Featured Research

from universities, journals, and other organizations

Genetic Influence On Pace Of HIV-AIDS Progression Identified

Date:
October 24, 2007
Source:
NIH/National Institute of Allergy and Infectious Diseases
Summary:
Viral load -- the amount of virus in the blood of an HIV-infected person -- has long been viewed as the chief indicator of how quickly someone infected with HIV infection progresses to AIDS. New data builds on previous work that suggests that several other factors in addition to viral load significantly contribute to disease progression rates.

Viral load--the amount of virus in the blood of an HIV-infected person--has long been viewed as the chief indicator of how quickly someone infected with HIV infection progresses to AIDS.

New data published in Nature Immunology builds on previous work that suggests that several other factors in addition to viral load significantly contribute to disease progression rates.

Researchers led by Sunil Ahuja, M.D., of the University of Texas Health Science Center in San Antonio, examined genetic information from more than 3,500 HIV-1 infected and uninfected individuals.

They found that individuals who had specific combinations of two genes--CCR5, which helps facilitate HIV entry into the cell, and CCL3L1, an immune response gene--were much more likely to have reduced immune responses and a greater decline in CD4 T cells, two hallmarks of progressive HIV disease.

Further, the researchers found that in HIV-infected subjects, viral load contributed only 9 percent to the variability in rate of progression to AIDS; variations in CCR5 and CCL3L1 combined accounted for 6 percent variability in AIDS progression rates.

The findings may have implications for the care of HIV-infected individuals in terms of being able to more effectively predict the course of HIV disease. With further research, this work may lead to additional markers, which along with viral load may serve as indicators of HIV progression. The study was funded by the National Institute of Allergy and Infectious Diseases (NIAID), part of the National Institutes of Health.

Article: "CCL3L1 and CCR5 influence cell-mediated immunity and affect HIV-AIDS pathogenesis via viral entry-independent mechanisms" by Matthew J. Dolan et al. Nature Immunology (Published online Sunday, October 21, 2007). DOI: 10.1038/ni1521 (2007).


Story Source:

The above story is based on materials provided by NIH/National Institute of Allergy and Infectious Diseases. Note: Materials may be edited for content and length.


Cite This Page:

NIH/National Institute of Allergy and Infectious Diseases. "Genetic Influence On Pace Of HIV-AIDS Progression Identified." ScienceDaily. ScienceDaily, 24 October 2007. <www.sciencedaily.com/releases/2007/10/071022122210.htm>.
NIH/National Institute of Allergy and Infectious Diseases. (2007, October 24). Genetic Influence On Pace Of HIV-AIDS Progression Identified. ScienceDaily. Retrieved September 3, 2014 from www.sciencedaily.com/releases/2007/10/071022122210.htm
NIH/National Institute of Allergy and Infectious Diseases. "Genetic Influence On Pace Of HIV-AIDS Progression Identified." ScienceDaily. www.sciencedaily.com/releases/2007/10/071022122210.htm (accessed September 3, 2014).

Share This



More Health & Medicine News

Wednesday, September 3, 2014

Featured Research

from universities, journals, and other organizations


Featured Videos

from AP, Reuters, AFP, and other news services

Snack Attack: Study Says Action Movies Make You Snack More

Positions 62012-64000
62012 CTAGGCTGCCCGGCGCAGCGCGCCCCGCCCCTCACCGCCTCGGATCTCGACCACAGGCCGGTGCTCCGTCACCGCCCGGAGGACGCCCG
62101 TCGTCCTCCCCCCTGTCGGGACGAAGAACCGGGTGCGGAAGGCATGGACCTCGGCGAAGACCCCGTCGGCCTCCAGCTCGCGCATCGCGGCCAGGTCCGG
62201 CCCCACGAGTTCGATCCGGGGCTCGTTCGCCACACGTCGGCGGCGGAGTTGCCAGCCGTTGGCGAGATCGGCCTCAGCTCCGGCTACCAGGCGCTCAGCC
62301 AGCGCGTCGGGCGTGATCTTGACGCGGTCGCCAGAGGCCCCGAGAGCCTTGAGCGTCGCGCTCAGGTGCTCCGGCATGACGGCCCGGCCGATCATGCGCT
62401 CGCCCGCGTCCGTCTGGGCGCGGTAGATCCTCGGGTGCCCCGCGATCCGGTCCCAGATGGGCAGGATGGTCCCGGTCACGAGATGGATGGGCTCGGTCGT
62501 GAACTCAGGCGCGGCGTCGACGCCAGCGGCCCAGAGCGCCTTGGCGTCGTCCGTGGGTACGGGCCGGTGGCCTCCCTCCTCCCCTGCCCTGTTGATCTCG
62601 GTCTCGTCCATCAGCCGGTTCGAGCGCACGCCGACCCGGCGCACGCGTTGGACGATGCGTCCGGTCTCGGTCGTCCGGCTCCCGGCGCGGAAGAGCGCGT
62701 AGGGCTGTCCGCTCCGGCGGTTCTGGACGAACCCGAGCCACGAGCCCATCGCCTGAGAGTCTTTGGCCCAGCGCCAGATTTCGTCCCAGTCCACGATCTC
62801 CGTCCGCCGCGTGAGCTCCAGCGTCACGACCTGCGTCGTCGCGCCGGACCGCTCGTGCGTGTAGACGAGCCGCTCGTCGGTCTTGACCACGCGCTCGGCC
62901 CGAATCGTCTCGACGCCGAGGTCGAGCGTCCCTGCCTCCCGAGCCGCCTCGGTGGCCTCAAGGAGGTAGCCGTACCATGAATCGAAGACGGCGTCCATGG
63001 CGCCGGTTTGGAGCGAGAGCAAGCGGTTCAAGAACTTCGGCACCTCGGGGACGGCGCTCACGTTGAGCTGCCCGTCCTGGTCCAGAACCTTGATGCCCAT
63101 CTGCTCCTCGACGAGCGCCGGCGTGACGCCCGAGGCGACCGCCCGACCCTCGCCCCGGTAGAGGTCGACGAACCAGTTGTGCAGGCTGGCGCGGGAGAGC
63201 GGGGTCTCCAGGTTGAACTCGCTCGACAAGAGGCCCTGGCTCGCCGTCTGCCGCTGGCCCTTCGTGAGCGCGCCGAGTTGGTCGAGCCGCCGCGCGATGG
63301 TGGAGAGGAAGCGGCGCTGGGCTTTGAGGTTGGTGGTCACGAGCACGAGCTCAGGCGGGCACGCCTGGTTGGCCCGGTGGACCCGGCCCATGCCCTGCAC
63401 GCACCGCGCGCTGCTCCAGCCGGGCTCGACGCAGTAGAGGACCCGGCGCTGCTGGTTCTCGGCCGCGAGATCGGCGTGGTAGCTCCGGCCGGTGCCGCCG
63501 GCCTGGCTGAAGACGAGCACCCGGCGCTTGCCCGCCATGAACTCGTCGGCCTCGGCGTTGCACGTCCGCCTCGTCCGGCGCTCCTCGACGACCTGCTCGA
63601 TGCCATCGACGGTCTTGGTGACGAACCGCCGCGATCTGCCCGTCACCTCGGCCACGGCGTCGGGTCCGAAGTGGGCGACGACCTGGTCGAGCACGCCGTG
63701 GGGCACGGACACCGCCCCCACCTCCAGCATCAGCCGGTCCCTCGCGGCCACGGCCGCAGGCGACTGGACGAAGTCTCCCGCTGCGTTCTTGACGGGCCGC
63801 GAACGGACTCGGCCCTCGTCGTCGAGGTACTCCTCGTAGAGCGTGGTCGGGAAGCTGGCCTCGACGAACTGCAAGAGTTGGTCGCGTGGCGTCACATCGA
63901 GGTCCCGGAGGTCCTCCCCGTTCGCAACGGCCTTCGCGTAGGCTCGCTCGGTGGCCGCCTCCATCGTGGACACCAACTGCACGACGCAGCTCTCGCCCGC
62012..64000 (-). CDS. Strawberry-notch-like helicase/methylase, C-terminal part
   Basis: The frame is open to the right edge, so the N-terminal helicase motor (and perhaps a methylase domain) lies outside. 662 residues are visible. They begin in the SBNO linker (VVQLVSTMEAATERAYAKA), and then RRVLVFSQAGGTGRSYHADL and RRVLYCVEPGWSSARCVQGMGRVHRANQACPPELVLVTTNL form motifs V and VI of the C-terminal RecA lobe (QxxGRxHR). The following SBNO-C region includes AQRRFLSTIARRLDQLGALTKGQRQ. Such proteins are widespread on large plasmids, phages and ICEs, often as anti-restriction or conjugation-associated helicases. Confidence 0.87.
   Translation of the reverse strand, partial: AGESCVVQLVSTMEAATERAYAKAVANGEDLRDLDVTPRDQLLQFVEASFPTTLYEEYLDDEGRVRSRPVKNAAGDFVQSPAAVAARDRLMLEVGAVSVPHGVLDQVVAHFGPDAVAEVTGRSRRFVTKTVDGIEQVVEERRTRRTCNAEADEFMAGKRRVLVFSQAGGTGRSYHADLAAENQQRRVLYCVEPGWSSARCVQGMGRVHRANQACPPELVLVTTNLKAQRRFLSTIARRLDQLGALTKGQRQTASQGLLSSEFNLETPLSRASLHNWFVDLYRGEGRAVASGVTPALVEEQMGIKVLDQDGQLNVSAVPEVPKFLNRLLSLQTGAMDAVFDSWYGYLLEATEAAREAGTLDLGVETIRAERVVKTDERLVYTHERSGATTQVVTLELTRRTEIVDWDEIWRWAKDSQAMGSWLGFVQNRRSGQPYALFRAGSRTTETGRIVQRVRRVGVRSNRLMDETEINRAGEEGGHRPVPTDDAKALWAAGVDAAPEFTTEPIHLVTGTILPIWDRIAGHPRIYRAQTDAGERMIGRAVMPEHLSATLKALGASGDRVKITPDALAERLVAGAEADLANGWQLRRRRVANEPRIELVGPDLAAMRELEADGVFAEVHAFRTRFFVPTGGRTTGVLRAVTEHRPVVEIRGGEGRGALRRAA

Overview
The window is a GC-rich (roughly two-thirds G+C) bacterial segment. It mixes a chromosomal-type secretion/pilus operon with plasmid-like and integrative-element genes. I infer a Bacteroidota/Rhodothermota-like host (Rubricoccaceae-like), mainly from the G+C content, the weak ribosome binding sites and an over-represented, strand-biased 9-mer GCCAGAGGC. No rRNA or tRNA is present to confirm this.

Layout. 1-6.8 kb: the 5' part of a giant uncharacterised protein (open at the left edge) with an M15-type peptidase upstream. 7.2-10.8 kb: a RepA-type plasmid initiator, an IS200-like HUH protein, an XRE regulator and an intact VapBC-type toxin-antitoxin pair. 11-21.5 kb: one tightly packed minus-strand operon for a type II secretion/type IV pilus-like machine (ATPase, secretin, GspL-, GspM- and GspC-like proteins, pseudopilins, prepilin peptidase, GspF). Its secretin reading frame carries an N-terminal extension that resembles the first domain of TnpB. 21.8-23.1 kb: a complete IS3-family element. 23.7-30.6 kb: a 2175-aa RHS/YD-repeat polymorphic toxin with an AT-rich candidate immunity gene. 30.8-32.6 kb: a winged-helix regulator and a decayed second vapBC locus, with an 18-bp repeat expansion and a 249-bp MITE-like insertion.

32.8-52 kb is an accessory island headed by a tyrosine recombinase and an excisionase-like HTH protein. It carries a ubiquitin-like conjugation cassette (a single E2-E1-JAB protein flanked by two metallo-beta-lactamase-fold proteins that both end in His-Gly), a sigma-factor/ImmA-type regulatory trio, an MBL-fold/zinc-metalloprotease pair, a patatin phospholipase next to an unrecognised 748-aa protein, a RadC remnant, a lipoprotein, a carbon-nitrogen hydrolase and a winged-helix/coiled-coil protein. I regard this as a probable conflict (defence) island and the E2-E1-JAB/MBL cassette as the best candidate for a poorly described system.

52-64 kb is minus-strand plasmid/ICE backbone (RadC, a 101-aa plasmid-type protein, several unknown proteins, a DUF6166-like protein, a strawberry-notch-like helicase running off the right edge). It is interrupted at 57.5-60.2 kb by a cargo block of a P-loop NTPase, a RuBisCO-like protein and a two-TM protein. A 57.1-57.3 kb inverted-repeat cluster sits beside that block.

Snack Attack: Study Says Action Movies Make You Snack More

Newsy (Sep. 2, 2014) You're more likely to gain weight while watching action flicks than you are watching other types of programming, says a new study published in JAMA. Video provided by Newsy
Powered by NewsLook.com
U.N. Says Ebola Travel Restrictions Will Cause Food Shortage

U.N. Says Ebola Travel Restrictions Will Cause Food Shortage

Newsy (Sep. 2, 2014) The U.N. says the problem is two-fold — quarantine zones and travel restrictions are limiting the movement of both people and food. Video provided by Newsy
Powered by NewsLook.com
Doctors Fear They're Losing Battle Against Ebola

Doctors Fear They're Losing Battle Against Ebola

AP (Sep. 2, 2014) As a third American missionary is confirmed to have contracted Ebola in Liberia, doctors on the ground in West Africa fear they're losing the battle against the outbreak. (Sept. 2) Video provided by AP
Powered by NewsLook.com
Tech Giants Bet on 3D Headsets for Gaming, Healthcare

Tech Giants Bet on 3D Headsets for Gaming, Healthcare

AFP (Sep. 2, 2014) When Facebook acquired the virtual reality hardware developer Oculus VR in March for $2 billion, CEO Mark Zuckerberg hailed the firm's technology as "a new communication platform." Duration: 02:24 Video provided by AFP
Powered by NewsLook.com

Search ScienceDaily

Number of stories in archives: 140,361

Find with keyword(s):
Enter a keyword or phrase to search ScienceDaily for related topics and research stories.

Save/Print:
Share:

Breaking News:
from the past week

In Other News

... from NewsDaily.com

Science News

Health News

Environment News

Technology News



Save/Print:
Share:

Free Subscriptions


Get the latest science news with ScienceDaily's free email newsletters, updated daily and weekly. Or view hourly updated newsfeeds in your RSS reader:

Get Social & Mobile


Keep up to date with the latest news from ScienceDaily via social networks and mobile apps:

Have Feedback?


Tell us what you think of ScienceDaily -- we welcome both positive and negative comments. Have any problems using the site? Questions?
Mobile: iPhone Android Web
Follow: Facebook Twitter Google+
Subscribe: RSS Feeds Email Newsletters
Latest Headlines Health & Medicine Mind & Brain Space & Time Matter & Energy Computers & Math Plants & Animals Earth & Climate Fossils & Ruins